Last month, Facebook announced its latest innovation: Graph Search, widely regarded as an attack on Google’s dominance in the online search market.
Graph Search is being rolled out gradually across Facebook’s billion-strong user base, and will enable people to conduct “real language” searches of Facebook users. So you can search for “people in Tunbridge Wells who like Pizza Express”, and you’ll get a list of Facebook users who live in Tunbridge Wells and who have clicked the “Like” button on Pizza Express’s website at some point.
Like almost everything that Facebook does, this has given rise to some serious privacy concerns. Web developer Tom Scott started an Actual Facebook Graph Searches on Tumblr, giving some of the more embarrassing, amusing or even alarming examples of Graph Search results.
Facebook’s response to these concerns is that Graph Search will only show information that users have agreed to be made publicly available in their privacy settings. However, Graph Search undoubtedly makes that information far more accessible and usable to the world at large. It’ll be interesting to see if any European data protection commissioners challenge Facebook’s actions here – perhaps arguing that people cannot have given properly informed consent, since Graph Search is so innovative that people could not have had it in mind when they agreed to Facebook’s privacy terms.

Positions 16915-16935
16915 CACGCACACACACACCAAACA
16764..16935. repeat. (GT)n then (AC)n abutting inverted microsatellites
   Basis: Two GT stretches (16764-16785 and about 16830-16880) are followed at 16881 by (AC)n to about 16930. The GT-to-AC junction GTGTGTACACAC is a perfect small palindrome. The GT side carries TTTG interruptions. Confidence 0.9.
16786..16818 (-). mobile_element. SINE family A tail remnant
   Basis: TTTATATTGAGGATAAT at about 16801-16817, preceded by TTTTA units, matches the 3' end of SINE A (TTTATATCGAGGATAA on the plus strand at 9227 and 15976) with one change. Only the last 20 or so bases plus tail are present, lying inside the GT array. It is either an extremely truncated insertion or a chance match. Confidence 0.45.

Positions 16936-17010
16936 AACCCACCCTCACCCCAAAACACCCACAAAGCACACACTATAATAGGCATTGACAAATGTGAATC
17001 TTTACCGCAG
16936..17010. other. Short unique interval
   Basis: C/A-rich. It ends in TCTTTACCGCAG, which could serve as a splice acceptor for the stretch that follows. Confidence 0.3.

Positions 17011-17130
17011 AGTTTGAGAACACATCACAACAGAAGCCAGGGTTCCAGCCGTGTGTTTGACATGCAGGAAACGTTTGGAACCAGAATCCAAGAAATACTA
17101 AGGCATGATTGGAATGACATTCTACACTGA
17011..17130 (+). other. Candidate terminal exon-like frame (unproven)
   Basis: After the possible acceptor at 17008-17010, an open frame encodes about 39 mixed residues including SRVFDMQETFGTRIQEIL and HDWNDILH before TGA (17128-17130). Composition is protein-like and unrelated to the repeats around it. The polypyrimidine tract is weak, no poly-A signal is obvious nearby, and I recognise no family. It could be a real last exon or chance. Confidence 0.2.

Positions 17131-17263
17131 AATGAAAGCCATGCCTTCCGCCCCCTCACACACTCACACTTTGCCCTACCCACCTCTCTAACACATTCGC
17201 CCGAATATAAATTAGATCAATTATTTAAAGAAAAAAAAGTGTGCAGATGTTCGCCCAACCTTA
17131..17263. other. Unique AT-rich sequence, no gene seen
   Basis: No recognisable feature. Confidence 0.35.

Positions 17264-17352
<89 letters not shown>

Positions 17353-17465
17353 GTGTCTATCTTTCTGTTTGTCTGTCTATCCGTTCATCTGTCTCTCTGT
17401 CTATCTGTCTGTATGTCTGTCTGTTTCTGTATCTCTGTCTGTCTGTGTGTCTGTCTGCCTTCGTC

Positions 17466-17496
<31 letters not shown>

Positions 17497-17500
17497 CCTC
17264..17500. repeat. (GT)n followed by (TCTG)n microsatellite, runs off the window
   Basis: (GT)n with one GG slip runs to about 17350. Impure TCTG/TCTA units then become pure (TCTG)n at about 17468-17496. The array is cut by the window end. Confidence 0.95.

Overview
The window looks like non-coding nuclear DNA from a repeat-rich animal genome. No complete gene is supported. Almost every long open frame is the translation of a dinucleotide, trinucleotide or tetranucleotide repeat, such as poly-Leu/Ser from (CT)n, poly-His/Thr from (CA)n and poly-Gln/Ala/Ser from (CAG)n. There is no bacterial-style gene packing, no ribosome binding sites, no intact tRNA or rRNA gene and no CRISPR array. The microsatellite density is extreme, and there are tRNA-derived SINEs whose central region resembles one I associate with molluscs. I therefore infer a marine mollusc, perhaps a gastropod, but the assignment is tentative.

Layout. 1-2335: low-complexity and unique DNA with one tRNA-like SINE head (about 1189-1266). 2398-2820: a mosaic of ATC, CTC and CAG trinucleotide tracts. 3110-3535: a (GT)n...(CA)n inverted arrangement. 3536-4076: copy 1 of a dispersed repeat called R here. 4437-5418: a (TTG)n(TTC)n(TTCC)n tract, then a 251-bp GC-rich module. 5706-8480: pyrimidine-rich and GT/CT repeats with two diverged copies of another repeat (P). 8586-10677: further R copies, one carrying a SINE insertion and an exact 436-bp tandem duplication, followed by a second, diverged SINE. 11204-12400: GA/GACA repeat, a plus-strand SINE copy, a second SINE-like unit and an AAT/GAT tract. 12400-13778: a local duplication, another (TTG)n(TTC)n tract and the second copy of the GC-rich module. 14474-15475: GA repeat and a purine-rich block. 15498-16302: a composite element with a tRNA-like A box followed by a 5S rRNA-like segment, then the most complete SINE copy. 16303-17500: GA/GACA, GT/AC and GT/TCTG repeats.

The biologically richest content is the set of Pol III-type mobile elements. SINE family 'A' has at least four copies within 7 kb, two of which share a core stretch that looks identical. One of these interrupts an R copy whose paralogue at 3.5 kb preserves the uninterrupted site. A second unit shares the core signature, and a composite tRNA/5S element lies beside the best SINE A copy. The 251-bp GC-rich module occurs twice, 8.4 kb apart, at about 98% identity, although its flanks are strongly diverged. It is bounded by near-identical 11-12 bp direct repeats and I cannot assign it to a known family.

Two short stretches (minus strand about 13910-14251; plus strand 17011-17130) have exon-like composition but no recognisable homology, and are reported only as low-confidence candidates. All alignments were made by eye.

As I’ve written before, people tend to focus too much on what information companies hold about them. However, the real impact on privacy comes from what companies are able to do with the data they hold about you: making connections, drawing inference, building up a surprisingly accurate picture about you from what may appear only a small amount of information. You could say that Graph Search puts something of this same power of “Big Data” in the hands of ordinary Facebook users – for good or ill.